Stories of crossing into Canada: The wedding

Raymond Chen

When I cross the border into Canada, there’s almost always a story. Rarely is there an uneventful crossing.

In 2007, I attended a wedding in Vancouver, BC, and here’s how the conversation went at the border crossing into Canada:

Me: Good morning. (As I hand over passports and green cards for everybody in the car.)

Border guard: Hello. What is the purpose of your visit?

Me: A wedding.

Border guard: How long will you be in Canada? (Looks over the documents and compares the faces against the people in the car.)

Me: Just one day.

Border guard: Bringing any gifts?

I didn’t bring any gifts (in the traditional Western sense), but maybe the other guests did. I look to the passenger sitting next to me.

Passenger: No.

Border guard: No gifts?

Passenger: Just hong bao. Red envelopes with money.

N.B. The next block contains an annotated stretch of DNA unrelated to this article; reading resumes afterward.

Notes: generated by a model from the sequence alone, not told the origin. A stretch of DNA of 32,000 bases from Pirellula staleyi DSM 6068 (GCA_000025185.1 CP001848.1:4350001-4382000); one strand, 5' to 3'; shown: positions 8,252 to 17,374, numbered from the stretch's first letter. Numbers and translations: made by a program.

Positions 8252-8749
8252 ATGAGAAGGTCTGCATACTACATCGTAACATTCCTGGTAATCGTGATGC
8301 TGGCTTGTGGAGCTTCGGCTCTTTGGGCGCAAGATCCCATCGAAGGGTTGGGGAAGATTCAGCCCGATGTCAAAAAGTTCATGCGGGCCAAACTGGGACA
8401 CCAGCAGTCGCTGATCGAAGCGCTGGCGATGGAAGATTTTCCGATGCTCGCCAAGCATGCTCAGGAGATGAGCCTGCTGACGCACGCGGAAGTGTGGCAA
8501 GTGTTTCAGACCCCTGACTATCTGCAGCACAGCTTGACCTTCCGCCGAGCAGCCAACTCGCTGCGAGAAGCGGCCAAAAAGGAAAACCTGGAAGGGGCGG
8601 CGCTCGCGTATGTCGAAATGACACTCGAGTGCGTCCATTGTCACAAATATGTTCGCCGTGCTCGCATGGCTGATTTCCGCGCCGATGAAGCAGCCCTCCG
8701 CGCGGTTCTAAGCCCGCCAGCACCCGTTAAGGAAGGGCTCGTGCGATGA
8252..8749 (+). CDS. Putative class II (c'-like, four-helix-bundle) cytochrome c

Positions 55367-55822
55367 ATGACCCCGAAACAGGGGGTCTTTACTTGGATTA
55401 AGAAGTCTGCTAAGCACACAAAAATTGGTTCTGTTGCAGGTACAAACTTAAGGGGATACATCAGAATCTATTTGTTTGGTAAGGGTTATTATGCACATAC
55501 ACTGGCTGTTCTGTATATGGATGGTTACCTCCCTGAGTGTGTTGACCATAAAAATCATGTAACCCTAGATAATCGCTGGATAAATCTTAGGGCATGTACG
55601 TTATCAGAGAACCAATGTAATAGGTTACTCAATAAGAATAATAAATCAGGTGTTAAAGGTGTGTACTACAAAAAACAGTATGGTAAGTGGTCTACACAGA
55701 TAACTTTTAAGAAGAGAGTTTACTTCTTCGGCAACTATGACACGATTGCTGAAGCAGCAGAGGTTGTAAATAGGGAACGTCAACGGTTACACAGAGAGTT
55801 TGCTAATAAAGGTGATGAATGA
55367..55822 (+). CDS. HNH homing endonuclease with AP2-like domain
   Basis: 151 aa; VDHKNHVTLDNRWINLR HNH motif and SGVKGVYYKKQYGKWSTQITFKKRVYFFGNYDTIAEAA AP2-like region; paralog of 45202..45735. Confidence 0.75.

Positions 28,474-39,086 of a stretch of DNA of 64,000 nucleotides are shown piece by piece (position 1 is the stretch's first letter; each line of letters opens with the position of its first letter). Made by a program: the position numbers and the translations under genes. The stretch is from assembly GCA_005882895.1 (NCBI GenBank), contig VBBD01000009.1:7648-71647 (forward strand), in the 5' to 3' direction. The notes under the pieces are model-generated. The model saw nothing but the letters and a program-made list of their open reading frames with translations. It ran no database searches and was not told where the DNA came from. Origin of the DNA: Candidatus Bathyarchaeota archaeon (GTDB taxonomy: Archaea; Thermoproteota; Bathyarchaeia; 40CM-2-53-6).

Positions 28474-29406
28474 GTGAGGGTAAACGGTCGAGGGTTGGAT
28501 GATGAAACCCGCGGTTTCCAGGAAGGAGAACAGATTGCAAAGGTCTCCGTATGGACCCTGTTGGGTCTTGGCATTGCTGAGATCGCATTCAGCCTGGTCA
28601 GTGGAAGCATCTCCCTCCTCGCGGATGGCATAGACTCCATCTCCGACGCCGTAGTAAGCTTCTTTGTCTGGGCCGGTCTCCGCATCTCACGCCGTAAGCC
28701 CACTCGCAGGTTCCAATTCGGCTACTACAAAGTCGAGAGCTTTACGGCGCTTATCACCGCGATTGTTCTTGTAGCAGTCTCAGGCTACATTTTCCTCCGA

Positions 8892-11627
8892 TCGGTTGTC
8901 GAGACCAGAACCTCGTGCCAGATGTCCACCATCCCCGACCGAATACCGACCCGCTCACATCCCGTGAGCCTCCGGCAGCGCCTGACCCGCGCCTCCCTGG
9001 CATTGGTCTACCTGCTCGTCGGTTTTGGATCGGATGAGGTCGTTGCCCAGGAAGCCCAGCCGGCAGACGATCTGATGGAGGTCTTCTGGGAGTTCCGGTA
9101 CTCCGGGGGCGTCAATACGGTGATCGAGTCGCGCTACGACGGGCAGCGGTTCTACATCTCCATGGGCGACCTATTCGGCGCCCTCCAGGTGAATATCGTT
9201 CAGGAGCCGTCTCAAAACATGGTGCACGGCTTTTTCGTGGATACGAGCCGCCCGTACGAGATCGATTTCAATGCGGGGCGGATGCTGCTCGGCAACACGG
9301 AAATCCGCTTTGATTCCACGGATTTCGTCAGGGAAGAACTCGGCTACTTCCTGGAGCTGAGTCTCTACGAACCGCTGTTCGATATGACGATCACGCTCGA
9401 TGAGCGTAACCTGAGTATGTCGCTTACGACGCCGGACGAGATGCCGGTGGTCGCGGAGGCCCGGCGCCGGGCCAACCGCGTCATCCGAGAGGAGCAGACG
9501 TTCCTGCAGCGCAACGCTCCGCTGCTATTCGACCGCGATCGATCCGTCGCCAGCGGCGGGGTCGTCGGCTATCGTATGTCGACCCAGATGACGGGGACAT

The border guard is by now completely confused and gives us a look like, “Didn’t your mother teach you anything? You’re showing up at a wedding empty-handed? Well, it’s too late now. I’m certainly not going to try to teach you proper manners. You’re on your own.”

Border guard: (Hands us our papers and waves us through.) All right.

Vancouver has a large Chinese community, the largest in all of Canada. About ten percent of the B.C. population is ethnic Chinese, and Mandarin and Cantonese are the mother tongues in 30 percent of Vancouver homes. This was a relative young person, so who knows, maybe the border guard was new on the job. But you’d think that even after just one summer working the Canadian border near Vancouver, the guard would have encountered at least a few red envelopes by now.

Bonus chatter: One of my friends often visits her family in Canada for birthdays and other family events. When she does so, she buys the gift in Canada or has some other plan that avoids having to carry the gift across the border. The conversation at the border is similar to the one I described above, where the border guard asks if she is bringing any gifts, and she answers that she isn’t. My friend figures that in a database somewhere in the Ministry of Public Safety, they have a record on her that simply reads, “Cheapskate.”

[Raymond is currently away; this message was pre-recorded.]


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